Thursday, February 24, 2011

Mandana Painting in India

I've been on a bit of a hiatus lately while working on some artwork on a deadline.  So today's post is a bit short, but about an interesting art form nonetheless.

Kim McManis, a member of my church told me about this art form, so I thought I would look it up and see what I could find out.  She spent several years as a missionary in India and Bangladesh, and saw this form of painting while she was there.  It's called Mandana painting, a type of wall and floor painting by the women of the Meena, one of the oldest tribal communities residing in eastern Rajasthan and parts of Madhya Pradesh in India (for more cultural background on the Meena, click here).  The tradition is passed down generationally from mother to daughter.  When asked why they make these paintings, the women reply, "It feels good to make them."  The paintings are usually made as an expression of joy in conjunction with various festivals and seasons of the year.

The walls or floors are first covered with a mixture of red clay and cow dung.  Then the images are painted on with white chalk, sometimes along with red ochre, using brushes made from local bamboo.  Most of the subject matter consists of geometric shapes and designs, plants, flowers and animals (both real and imaginary), and sometimes religious imagery (I couldn't find anything specific on that, except for this image that appears to be Ganesha).  Some of the animals are actual species from the past that no longer live in the surrounding area.  The most popular motif is the peacock.  In some cases, colored glass, beads, mirrors and stones are also used to decorate these paintings.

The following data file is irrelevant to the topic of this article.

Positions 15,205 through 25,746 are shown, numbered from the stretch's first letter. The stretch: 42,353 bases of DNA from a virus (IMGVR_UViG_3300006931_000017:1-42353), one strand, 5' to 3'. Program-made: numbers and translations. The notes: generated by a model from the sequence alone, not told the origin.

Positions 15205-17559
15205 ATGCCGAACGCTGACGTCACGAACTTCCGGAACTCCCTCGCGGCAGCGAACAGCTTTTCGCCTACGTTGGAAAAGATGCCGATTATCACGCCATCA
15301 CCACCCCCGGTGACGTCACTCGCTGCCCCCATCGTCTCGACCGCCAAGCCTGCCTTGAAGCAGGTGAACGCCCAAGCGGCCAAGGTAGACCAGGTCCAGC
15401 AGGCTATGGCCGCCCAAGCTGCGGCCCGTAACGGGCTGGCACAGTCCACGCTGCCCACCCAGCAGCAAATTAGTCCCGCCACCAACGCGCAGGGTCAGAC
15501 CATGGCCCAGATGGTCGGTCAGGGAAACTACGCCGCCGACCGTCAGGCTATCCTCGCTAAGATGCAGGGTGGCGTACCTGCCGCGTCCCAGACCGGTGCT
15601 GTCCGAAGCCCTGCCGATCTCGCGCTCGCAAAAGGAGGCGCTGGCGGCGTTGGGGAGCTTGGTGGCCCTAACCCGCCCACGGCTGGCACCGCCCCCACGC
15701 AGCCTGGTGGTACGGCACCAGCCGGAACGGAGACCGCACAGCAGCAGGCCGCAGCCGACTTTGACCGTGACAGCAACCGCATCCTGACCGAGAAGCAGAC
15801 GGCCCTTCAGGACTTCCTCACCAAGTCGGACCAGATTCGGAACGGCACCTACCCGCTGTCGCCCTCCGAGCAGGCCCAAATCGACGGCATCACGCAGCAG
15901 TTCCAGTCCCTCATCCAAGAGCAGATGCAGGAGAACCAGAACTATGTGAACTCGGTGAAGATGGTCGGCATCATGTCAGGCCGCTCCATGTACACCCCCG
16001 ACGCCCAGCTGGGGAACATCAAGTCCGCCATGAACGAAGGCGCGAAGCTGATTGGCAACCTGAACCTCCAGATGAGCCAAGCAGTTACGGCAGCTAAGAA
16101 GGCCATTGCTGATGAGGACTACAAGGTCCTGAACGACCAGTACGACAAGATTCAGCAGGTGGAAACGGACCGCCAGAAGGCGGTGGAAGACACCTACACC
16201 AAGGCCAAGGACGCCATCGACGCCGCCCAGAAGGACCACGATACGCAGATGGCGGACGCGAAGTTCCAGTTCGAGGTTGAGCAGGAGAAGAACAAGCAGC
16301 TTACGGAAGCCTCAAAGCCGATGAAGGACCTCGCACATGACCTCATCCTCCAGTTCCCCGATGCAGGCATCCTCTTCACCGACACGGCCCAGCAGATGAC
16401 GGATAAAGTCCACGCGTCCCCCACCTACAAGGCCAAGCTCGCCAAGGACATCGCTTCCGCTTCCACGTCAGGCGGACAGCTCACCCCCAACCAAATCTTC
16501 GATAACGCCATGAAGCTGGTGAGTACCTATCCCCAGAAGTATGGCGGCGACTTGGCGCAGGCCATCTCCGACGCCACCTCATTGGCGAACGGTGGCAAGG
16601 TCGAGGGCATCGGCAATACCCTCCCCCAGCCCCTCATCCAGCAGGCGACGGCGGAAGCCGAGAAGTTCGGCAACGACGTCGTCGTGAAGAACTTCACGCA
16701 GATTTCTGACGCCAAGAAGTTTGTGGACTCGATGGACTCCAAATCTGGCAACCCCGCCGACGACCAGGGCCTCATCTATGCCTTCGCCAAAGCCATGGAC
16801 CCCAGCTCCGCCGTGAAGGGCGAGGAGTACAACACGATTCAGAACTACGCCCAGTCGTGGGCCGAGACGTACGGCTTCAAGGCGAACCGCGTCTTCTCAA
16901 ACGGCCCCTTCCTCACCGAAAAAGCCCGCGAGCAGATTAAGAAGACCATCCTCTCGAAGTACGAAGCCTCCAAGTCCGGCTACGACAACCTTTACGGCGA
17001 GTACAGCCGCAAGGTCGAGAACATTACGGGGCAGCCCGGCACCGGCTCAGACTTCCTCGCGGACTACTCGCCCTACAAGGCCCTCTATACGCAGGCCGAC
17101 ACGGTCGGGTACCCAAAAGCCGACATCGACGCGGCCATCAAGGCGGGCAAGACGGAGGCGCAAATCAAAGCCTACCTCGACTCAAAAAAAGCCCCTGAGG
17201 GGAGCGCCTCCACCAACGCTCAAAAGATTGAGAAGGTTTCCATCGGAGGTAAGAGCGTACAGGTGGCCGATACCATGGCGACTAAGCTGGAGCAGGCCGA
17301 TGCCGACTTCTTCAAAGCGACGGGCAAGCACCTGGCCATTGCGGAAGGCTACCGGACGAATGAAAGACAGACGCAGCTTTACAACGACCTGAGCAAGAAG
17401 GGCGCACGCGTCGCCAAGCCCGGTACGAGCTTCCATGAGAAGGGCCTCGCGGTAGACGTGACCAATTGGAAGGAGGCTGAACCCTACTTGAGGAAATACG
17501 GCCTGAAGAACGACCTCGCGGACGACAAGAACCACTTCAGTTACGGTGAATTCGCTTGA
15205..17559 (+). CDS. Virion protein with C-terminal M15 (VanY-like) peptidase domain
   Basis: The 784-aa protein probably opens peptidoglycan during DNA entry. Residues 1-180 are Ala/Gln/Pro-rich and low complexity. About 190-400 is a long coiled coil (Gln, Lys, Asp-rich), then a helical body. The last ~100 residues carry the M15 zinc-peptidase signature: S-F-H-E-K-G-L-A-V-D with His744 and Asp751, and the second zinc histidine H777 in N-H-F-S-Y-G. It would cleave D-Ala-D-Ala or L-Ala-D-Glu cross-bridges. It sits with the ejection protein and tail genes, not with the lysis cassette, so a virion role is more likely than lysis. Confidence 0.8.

In 2009 a book about Mandana painting was published, called Nurturing Walls.  The book includes photos of the artists, as well as some of the designs reproduced on a handmade paper that resembles the color of Meena buildings.  The book "focuses on a favorite theme of the female artists: animals and their young. Women teach their daughters to paint the mud walls of their homes, keeping time to festivals and changing seasons... Full-color photographs capture the richness of the artists’ lives, making the form of this book as unusual as the art it re-creates."  You can find a good review of the book here.

For additional images of mandana paintings, click here.

1 comment:

  1. Scott, thanks for sharing this! It definitely resonates aesthetically with me. This is a great example of their ingenuity with materials,too.